Canadians trash about a billion pounds—nearly 500 million kilograms—of fashion and home items made of fabric each year, but a new grading system could help divert most of it from landfills.
In the first study of its kind to determine the quantity and quality of textile waste in Canada, researchers from the University of Waterloo and Seneca College developed the new method to evaluate an item’s quality from A to F and whether it can be resold, recycled or tossed. In testing this method, they found that more than half of textile waste in Canada could be reused and almost a quarter could be recycled.
“Fashion consumption is at an unparalleled high,” said Olaf Weber, university research chair and professor in the school of environment, enterprise and development at Waterloo.
“Consumers buy, use and dispose of new garments, which end up in the landfill, and less than one per cent of the materials are recycled. This new method is an important step to curbing our waste.”
Canada doesn’t have a standardized process for sorting textiles. The researchers used a broader definition of textile waste by recognizing accessories, shoes and soft toys, in addition to clothing and home textiles.
They also used a team of Waterloo and Seneca students and professionals from the fashion industry to sort the materials to ensure consistency in grading and proper evaluation of the item’s condition. A pair of ripped and stained jeans might receive a D grade and be flagged for repair before being donated and resold.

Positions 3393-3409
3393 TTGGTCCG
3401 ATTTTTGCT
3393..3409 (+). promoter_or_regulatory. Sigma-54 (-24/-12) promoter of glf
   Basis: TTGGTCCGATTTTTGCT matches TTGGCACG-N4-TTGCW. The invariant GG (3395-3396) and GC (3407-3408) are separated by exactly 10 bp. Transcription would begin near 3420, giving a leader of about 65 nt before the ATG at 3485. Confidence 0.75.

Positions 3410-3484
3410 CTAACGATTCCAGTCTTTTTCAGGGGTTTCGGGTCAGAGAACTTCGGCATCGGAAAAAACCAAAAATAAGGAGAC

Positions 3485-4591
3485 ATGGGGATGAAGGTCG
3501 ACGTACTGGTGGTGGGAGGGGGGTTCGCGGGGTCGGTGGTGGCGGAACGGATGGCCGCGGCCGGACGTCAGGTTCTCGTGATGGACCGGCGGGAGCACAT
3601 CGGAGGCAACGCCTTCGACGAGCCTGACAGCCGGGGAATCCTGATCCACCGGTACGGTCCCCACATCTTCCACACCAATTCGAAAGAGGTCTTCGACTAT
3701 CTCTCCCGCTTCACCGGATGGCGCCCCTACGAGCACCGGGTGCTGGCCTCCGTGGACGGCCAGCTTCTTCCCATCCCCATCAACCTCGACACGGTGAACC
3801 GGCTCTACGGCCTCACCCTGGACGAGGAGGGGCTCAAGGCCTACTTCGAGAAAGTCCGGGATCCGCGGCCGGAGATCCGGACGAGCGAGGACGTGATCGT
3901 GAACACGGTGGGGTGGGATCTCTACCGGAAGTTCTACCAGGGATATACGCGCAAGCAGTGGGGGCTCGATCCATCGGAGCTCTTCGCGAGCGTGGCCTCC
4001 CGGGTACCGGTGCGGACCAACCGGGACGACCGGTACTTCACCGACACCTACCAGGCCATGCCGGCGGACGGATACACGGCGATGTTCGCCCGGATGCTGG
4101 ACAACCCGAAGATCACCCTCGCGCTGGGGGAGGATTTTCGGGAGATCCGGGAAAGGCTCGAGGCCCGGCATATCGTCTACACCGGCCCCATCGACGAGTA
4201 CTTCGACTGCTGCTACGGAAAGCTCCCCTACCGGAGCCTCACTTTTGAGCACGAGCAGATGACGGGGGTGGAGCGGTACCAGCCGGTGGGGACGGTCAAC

Overall, this new comprehensive assessment delivers more data and insights into waste management and prevention. The study determined that items graded A to D made up more than half of our current waste stream, so could be resold or reused. This finding emphasizes that there are many opportunities to divert textile waste in Canada, yielding massive benefits.
“Reducing our waste is a crucial step to addressing climate change,” said Weber, who is the senior author of the paper.
“Avoiding the textile waste assessed in our study could conserve resources and divert a significant amount of greenhouse gas emissions — in just one year the equivalent of driving 310,000 cars, plus supplying energy to 218,000 Canadian homes and filling 35,000 Olympic pools of water.”
Textile recycling in Canada is still in its infancy and so more investigation into its feasibility in some communities is necessary.
“The tremendous benefits for the economy and environment make pursuing the method worth the effort,” said Weber.
The study, Textile waste in Ontario, Canada: Opportunities for reuse and recycling, appears in the Journal of Resources, Conservation and Recycling.